Radiation therapist essential career information:
- 2012 median pay: $77,560
- 2012, number of jobs: 18,230
- Employment growth forecast, 2010-2020: 20 percent
- Entry level education requirements: Associate’s degree
Radiation therapists; what they do:
A radiation therapist career appeals to people interested in science and technology who also enjoy taking care of people, especially cancer patients.
Radiation therapists provide radiation treatments to help patients with cancer and other diseases. The radiation treatments shrink and/or remove tumors and other diseases from a patient’s body.
A typical day for a radiation therapist technologist consists of reviewing radiation machines and other technological equipment to ensure the equipment works properly. A radiation therapist technologist career includes explaining treatment plans and answering questions to help patients feel safe, educated and informed.
Radiation therapist careers include checking advanced computer systems to make sure they administer the right dose of treatment to the correct area of the patient’s body. Radiation therapist careers also involves following safety procedures to prevent overexposure.
Radiation therapists are part of an oncology team and work with numerous specialists including radiation oncologists, dosimetrists and oncology nurses.
Radiation therapists job titles:
- Computed Tomography Simulation Therapist
- Radiation Therapy Technologist
- Registered Radiation Therapist
- Radiation Therapist Technologist
- Staff Radiation Therapist
Radiation Therapists Education, Certification and License Requirements
Radiation therapists typically need a Bachelor of Radiation Therapy degree or an Associate in Radiation Therapy degree to begin a radiation therapist career. In most states, radiation therapists need a license, graduate from an accredited radiation school program and obtain certification from the American Registry of Radiologic Technologists (ARRT).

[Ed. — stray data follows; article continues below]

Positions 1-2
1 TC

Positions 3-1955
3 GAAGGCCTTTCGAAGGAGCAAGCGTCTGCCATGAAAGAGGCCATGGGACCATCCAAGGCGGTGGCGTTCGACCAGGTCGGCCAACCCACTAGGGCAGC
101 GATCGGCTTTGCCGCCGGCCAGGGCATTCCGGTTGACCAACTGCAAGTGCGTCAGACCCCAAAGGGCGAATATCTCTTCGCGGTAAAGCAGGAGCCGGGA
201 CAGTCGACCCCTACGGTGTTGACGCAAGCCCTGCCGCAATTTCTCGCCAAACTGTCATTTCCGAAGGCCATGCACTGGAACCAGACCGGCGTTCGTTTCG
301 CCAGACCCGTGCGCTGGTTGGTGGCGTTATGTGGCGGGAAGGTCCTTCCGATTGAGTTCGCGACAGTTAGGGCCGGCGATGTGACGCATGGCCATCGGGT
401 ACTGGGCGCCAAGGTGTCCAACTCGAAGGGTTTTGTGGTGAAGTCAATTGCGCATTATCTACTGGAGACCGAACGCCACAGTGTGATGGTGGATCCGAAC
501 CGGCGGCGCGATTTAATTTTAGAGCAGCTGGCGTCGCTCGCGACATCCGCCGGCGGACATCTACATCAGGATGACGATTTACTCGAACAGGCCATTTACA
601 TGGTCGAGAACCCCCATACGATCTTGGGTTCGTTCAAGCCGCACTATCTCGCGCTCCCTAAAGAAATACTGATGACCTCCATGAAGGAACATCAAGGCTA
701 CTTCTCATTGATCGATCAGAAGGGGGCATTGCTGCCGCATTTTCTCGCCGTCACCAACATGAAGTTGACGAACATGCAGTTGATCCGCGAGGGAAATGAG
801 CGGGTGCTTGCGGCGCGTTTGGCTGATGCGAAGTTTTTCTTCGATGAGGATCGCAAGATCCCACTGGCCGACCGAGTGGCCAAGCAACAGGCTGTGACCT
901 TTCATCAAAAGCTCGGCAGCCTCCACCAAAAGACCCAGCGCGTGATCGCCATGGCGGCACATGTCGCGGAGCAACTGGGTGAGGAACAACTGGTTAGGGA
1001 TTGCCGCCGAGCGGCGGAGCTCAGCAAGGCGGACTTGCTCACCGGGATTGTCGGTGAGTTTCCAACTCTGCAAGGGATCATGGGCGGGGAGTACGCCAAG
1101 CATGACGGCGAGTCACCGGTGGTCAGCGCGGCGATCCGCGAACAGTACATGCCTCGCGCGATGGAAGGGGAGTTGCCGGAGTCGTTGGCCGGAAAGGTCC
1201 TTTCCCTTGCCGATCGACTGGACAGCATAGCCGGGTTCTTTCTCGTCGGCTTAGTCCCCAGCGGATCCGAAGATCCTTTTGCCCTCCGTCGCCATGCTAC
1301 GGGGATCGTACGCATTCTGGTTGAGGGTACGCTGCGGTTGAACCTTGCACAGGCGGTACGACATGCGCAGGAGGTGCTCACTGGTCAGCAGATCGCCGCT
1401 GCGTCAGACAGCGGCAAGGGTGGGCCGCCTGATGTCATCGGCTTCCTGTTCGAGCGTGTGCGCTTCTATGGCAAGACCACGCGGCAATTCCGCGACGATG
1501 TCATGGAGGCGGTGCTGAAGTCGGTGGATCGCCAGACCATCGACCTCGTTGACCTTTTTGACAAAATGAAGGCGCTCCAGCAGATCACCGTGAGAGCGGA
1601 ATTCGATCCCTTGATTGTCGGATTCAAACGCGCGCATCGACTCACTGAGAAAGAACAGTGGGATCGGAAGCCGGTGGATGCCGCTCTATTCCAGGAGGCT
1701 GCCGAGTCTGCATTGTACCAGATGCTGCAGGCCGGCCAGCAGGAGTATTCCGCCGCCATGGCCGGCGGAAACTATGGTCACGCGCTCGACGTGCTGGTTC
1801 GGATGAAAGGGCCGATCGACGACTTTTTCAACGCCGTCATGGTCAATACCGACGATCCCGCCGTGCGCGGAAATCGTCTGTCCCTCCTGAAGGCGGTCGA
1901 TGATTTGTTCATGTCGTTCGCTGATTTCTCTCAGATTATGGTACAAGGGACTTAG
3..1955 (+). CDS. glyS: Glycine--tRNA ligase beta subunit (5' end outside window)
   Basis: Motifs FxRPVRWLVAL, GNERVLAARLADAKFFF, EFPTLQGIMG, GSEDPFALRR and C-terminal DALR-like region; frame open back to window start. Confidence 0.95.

A certified radiation therapist must complete an accredited radiation therapy program, work with ARRT ethical standards, and pass the radiation therapist certification exam. The ARRT exam covers clinical concepts in radiation oncology, radiation safety and quality assurance, treatment planning and delivery, and patient care and education.
Radiation therapists programs cover subjects such as:
- Principals of oncology
- Radiation physics
- Radiation Biology
- Cancer care
- Treatment planning
- Clinical practice
Radiation Therapists Job Outlook
Forecast: 20 percent job growth for radiation therapists between 2010 and 2020. However, the employment growth only creates about 3,400 jobs over a 10-year period.
Cancer associated with the growing geriatric population increases the demand for radiation therapists. Also, the increase of advanced treatment techniques and technology, along with early detection and diagnosis increases the number of radiation therapy jobs.
Radiation Therapists Salary
- 2012 median annual wage: $77,560
- 2012 workers at the 75th percentile annual wage: $94,790
- 2012, workers at the 25th percentile annual wage: $63,340
- Cancer centers
- Other healthcare facilities